Friday, October 22, 2010

Happy on the range

The Rangers won! They're off to the World Series for the first time. We watched the end of the game with a bunch of strangers. Most of them were sitting around the bar surrounded by screens, and we were at a table nearby. For a moment, everyone enjoyed the victory together.

Somewhere a child is dreaming of the day when he will play in the World Series. "Dad, can we play ball outside tomorrow?" he asks as he gets tucked into bed. Drifting off to sleep, he'll be celebrating the big win of the American League, along with his heroes on the Texas team.

Dreams are funny things, often spurred on by our parents' interests and failures. Dad didn't make it to the big leagues? Maybe Junior has a chance instead. Mom didn't get to university? She'll make sure Sissy gets her turn.

I wonder what dreams God lays out for us, and how many of those we understand and work toward. Or do our own visions of who we want to be--or the goals that others want us to accomplish--get in the way of what could be? 

Read more:
*I said to myself, 'Come on, let's try pleasure. Let's look for the "good things" in life.' But I found that this, too, was meaningless. So I said, 'Laughter is silly. What good does it do to seek pleasure?' After much thought, I decided to cheer myself with wine. And while still seeking wisdom, I clutched at foolishness. In this way, I tried to experience the only happiness most people find during their brief life in this world.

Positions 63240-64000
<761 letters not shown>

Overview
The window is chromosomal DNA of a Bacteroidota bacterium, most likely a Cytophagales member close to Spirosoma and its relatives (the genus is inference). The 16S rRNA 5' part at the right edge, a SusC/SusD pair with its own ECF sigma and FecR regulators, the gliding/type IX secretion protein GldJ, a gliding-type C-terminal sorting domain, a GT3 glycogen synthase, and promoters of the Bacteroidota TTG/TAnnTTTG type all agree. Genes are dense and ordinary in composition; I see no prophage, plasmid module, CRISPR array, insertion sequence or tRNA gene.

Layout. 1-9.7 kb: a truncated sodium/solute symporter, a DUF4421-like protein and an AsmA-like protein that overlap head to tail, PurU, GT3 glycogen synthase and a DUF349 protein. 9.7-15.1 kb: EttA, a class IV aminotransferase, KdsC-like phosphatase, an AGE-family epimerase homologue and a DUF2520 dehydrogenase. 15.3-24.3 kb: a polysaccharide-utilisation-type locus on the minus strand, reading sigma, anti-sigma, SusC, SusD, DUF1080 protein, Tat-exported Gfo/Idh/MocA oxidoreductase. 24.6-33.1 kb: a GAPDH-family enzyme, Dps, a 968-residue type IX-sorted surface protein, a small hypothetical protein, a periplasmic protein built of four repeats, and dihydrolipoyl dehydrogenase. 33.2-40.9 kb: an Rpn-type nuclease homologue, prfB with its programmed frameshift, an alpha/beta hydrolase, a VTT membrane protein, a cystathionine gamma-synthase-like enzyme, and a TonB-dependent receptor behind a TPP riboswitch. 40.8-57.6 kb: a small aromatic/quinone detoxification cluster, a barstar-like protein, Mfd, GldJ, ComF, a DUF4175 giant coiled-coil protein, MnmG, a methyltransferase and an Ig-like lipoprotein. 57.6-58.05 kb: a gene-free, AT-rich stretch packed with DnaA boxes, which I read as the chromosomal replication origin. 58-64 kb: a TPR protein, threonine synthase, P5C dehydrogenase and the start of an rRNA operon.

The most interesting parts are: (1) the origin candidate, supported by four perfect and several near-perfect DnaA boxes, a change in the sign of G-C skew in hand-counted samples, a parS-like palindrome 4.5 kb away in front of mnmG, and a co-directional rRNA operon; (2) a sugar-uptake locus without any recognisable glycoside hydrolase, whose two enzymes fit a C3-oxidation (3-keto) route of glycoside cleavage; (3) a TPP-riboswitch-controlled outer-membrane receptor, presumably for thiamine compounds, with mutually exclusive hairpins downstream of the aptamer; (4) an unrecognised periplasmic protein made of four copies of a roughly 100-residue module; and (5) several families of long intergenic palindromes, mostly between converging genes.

I also tried to find meaning by building huge homes for myself and by planting beautiful vineyards. . . . I collected great sums of silver and gold, the treasure of many kings and provinces. I hired wonderful singers, both men and women, and had many beautiful concubines. I had everything a man could desire! 

So I became greater than all who had lived in Jerusalem before me, and my wisdom never failed me. Anything I wanted, I would take. I denied myself no pleasure. I even found great pleasure in hard work, a reward for all my labors. But as I looked at everything I had worked so hard to accomplish, it was all so meaningless—like chasing the wind. There was nothing really worthwhile anywhere. Ecclesiastes 2:1–4, 8–11 NLT

*Therefore, get rid of all moral filth and the evil that is so prevalent and humbly accept the word planted in you, which can save you. Do not merely listen to the word, and so deceive yourselves. Do what it says. Anyone who listens to the word but does not do what it says is like a man who looks at his face in a mirror and, after looking at himself, goes away and immediately forgets what he looks like.

But the man who looks intently into the perfect law that gives freedom, and continues to do this, not forgetting what he has heard, but doing ithe will be blessed in what he does. James 1:21-25 NIV

No comments:

Post a Comment